Opening-day doves: Part II

Courtesy Keith "Catfish" Sutton

Of the various ways to hunt mourning doves, I think shooting as they come to water offers the fastest action. Last September while hunting a small farm pond, I got a taste of that action.

At dusk, doves started pouring in. Some streaked in 90-to-nothing from across the pond. Others blazed in behind us. As I swung on one, several more appeared, flaring as our guns boomed. For 10 minutes the action was non-stop, and then a short lull. I found, to my amazement, I'd gone through more than half a box of shells. The barrel of my shotgun was hot, my knees were weak, and in the midst of all that bedlam I only downed two birds.

One might think such a striking gamebird would prefer sparkling, clear water, but doves generally drink at muddy ponds, seeps, mudholes, or stream banks. A farm pond, stretch of lakeside or river bank with a broad, open dirt or mud border is ideal, especially when located near roosts or feeding areas. Doves circle swiftly, eye the waterhole for signs of danger, and then, if all looks safe, swing in to alight at the water's edge.

When scouting for potential waterhole hunting sites, I always watch for shallow ponds that have suffered a dry summer and have large areas of open earth around the remaining water. It's easy for mourning doves to land here and easy for them to flush if there is danger, just what thirsty doves are looking for.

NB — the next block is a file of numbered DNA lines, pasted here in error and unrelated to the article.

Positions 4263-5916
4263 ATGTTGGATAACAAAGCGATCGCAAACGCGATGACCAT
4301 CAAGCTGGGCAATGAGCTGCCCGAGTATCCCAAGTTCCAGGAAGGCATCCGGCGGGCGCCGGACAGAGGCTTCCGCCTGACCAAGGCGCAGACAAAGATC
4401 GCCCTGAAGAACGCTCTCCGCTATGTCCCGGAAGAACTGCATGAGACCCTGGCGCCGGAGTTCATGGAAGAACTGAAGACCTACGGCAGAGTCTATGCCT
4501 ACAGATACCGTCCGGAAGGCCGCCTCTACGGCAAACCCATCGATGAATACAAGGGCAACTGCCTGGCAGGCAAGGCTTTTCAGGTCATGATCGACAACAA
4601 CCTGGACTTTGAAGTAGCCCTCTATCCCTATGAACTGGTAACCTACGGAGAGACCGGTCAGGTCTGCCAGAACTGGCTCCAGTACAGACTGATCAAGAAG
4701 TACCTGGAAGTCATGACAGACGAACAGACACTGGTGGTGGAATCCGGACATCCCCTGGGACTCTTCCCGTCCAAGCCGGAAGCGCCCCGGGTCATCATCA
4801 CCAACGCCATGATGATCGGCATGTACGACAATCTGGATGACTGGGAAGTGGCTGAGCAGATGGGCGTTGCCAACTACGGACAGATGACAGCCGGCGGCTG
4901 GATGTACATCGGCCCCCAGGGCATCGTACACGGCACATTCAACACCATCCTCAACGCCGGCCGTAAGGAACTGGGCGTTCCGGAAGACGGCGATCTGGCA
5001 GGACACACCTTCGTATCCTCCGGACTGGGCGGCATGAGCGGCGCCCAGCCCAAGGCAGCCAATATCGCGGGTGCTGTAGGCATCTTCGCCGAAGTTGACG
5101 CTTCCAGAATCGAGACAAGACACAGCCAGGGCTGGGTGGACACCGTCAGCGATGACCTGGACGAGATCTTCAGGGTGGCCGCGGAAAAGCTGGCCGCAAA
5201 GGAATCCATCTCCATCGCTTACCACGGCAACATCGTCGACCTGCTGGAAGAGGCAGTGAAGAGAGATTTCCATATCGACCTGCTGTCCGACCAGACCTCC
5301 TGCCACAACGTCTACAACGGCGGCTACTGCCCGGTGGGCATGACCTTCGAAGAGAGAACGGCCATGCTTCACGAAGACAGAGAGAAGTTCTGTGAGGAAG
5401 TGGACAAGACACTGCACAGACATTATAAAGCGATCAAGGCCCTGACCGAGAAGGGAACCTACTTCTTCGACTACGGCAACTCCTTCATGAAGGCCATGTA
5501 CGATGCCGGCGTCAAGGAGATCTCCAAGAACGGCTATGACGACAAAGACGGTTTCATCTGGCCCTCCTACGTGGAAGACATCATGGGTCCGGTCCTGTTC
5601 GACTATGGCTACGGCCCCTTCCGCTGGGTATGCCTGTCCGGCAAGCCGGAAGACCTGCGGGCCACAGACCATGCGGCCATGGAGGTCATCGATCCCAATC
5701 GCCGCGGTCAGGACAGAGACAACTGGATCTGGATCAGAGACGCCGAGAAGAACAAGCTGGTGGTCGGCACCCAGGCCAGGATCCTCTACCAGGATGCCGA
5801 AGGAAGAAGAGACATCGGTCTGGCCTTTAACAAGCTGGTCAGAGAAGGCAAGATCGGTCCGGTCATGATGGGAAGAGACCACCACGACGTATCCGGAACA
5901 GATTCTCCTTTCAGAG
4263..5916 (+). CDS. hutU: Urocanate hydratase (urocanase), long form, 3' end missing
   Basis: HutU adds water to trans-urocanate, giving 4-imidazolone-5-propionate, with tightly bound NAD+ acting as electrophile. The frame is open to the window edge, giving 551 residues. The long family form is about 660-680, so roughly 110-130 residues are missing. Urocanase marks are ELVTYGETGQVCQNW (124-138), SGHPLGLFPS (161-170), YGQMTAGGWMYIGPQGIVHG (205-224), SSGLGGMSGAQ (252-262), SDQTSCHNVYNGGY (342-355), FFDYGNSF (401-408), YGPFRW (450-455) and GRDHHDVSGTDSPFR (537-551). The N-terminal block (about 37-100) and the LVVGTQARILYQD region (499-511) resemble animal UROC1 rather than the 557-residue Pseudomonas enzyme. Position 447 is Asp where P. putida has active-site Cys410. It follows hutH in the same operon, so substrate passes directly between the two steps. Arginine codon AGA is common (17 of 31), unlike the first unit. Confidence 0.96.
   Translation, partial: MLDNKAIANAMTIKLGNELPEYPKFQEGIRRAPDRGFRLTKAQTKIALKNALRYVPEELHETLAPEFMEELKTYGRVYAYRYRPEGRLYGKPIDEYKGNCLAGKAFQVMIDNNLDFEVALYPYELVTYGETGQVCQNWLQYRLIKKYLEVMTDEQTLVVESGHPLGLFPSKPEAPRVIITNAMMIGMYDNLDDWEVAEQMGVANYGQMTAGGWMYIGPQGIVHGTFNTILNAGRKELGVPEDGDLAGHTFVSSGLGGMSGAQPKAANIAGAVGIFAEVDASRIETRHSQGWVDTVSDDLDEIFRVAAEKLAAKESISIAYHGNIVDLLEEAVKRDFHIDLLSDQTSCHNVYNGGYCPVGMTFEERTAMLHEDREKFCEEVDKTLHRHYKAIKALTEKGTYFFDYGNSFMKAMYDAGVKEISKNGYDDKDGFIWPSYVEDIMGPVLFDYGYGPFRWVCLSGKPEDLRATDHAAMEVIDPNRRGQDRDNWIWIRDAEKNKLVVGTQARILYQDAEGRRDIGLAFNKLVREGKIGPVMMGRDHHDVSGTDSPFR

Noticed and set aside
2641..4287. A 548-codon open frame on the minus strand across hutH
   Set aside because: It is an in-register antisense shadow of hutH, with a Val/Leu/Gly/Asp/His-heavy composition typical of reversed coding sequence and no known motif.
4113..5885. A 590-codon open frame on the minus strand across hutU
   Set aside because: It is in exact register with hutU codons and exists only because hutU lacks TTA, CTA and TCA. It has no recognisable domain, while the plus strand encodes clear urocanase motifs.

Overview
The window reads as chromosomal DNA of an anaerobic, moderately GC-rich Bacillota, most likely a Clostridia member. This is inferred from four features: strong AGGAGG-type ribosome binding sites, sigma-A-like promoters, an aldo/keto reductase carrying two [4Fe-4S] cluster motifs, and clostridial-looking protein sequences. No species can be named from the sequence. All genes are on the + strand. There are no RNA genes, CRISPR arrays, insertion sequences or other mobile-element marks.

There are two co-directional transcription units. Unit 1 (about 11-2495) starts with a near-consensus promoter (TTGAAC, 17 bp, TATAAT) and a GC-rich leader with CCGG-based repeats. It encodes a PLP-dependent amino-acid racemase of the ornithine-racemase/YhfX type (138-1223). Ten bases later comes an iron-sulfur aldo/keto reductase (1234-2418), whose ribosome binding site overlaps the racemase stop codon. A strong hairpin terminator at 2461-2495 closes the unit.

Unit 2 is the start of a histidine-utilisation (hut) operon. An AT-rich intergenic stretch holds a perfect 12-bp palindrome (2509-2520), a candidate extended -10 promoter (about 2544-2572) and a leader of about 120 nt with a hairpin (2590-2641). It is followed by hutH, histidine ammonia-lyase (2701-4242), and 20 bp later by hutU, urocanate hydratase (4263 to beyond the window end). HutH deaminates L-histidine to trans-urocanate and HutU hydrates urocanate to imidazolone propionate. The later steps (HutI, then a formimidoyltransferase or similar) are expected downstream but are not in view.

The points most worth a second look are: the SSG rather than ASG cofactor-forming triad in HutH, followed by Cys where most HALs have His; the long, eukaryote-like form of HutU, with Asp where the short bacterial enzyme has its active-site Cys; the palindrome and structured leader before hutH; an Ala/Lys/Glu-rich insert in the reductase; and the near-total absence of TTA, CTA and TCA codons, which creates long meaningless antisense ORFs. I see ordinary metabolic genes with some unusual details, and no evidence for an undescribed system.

Another deciding influence is the availability of perching places. Doves like to water, then fly to a dead tree to preen before moving on. Others circle the watering area and land on a perch to look for danger before fluttering down. If no dead snags are nearby, look for power or telephone lines passing close. A sure sign of a winning waterhole is a number of doves perched on nearby wires or dead trees.

When you've pinpointed a productive waterhole, watch for patterns as the birds come and go. For example, one pond I've hunted many times is about 200 yards below a ridgetop highway. Running along the highway is a telephone line. Birds watering at this pond light on the wires before flying to the pond. As they fly down, they pass by a clump of bushes where I wait in ambush. Every bird passes within 25 or 30 yards, moving from left to right. That's my best cross-shot swing.

Not all waterholes are as easy to figure out as this one is. Nevertheless, every suitable waterhole has birds traveling the same flyways day after day, especially when doves have been in the area for some time.

Graveling sites are overlooked by many hunters, but these are also important to doves. Gravel roads, sand bars, gravel quarries and other graveling spots close to feeding, watering and roosting sites make an area more attractive to doves, and if your scouting reveals activity patterns, these areas, or locations near them, can provide alternative hunting sites during midday when doves aren't feeding in fields.

My friend Lewis Peeler bags numerous doves during midday hunts at gravel quarries near his home.